With All This Rain, Why Is Yellowstone Fire Danger ‘Moderate?’

Determining fire danger in Wyoming ins't just based on weather. That's why despite a huge winter snowfall and wetter-than-normal spring, Yellowstone fire danger has been upgraded from "low" to "moderate."

JT
John Thompson

June 14, 20233 min read

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A steady stream of rainstorms over the past two weeks coupled with unseasonably cool temperatures throughout the region may have spurred Yellowstone officials to upgrade the park’s fire danger from low to moderate.

Many Cowboy State Daily readers may be asking, with the soggy weather we’ve been having in Wyoming, what kind of weather pattern does it take to get to a low fire danger rating?

In an email to Cowboy State Daily, National Park Service spokeswoman Linda Veress said multiple factors are considered when determining fire danger, in addition to rainfall.

A steady stream of rainstorms since early May throughout most of Wyoming has boosted precipitation totals above average in most areas.

A Wet Wyoming Not Abnormal

Cowboy State Daily Meteorologist Don Day said this recent cool, wet pattern is great to see in terms of dampening wildland fire conditions but is not abnormal.

Precipitation records going back to the 1920s show the La Niña pattern, a cooler flow in the subtropical Pacific Ocean, creates dry conditions in the Western states.

“When we cycle out, we see the Pacific go from La Niña to eventually El Niño, and we see precipitation go well above average here,” Day said. “It’s not abnormal, just a departure from the recent drought period.”

After a long, cold winter, Day said some of the people he talks with are getting cranky about the current pattern. Those folks may want to take a vacation or strap in for more of the same.

Day explained that moisture held in the soil tends to perpetuate the cool, wet flow.

Soil fully recharged with water in the spring acts like an air conditioner and can create afternoon thunderstorms in July and August, he said.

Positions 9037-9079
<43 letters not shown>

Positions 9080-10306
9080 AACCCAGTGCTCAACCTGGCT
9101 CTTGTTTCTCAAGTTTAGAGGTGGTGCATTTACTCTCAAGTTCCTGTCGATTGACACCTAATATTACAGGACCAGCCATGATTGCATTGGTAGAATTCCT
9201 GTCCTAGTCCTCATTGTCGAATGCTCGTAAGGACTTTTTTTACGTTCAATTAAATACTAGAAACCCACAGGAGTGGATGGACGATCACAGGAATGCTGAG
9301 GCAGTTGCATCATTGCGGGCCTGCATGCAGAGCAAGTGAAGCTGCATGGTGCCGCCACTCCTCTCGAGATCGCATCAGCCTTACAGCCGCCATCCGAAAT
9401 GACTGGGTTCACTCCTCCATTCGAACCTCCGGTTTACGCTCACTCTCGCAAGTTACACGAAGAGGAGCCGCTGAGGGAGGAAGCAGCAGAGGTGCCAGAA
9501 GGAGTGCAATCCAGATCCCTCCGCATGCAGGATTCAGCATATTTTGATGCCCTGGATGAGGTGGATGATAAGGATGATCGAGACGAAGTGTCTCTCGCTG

“The sun uses energy to evaporate moisture in the ground instead of just heating the air immediately,” Day said. “Wet periods following drought is how the atmosphere tries to find a balance. Then we get this whiplash that makes people cranky.”

Yes, It’s Wetter

Wyoming has dozens of different micro-climates and in a few places, precipitation measurements are close to normal. However, in several other locales, the rain gauges are showing nearly double normal amounts.

  • So far this year, Rawlins has received 8.23 inches of precipitation. Normal is 4.77.

  • Jackson has received 10.24 inches; normal is 8.4.

  • Casper has received 8.73 inches; normal is 6.21.

  • Buffalo has received 8.51 inches; normal is 6.58.

  • Cheyenne has received 8.84 inches; normal is 7.20.

  • Sheridan has received 10.26 inches; normal is 7.94.

How Do They Determine The Danger?

The National Fire Danger Rating System allows fire managers to estimate fire danger in a given area. The rating system’s key inputs include fuels, weather, topography and risks.

In the latest bumping of Yellowstone to “moderate,” the NPS says that data shows it’s OK to have no fire restrictions. Campfires are permitted, but only in designated fire rings and campfires must be cold to the touch before abandoning.

For more information in fire danger in and around Wyoming, visit the National Park Service online.

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JT

John Thompson

Features Reporter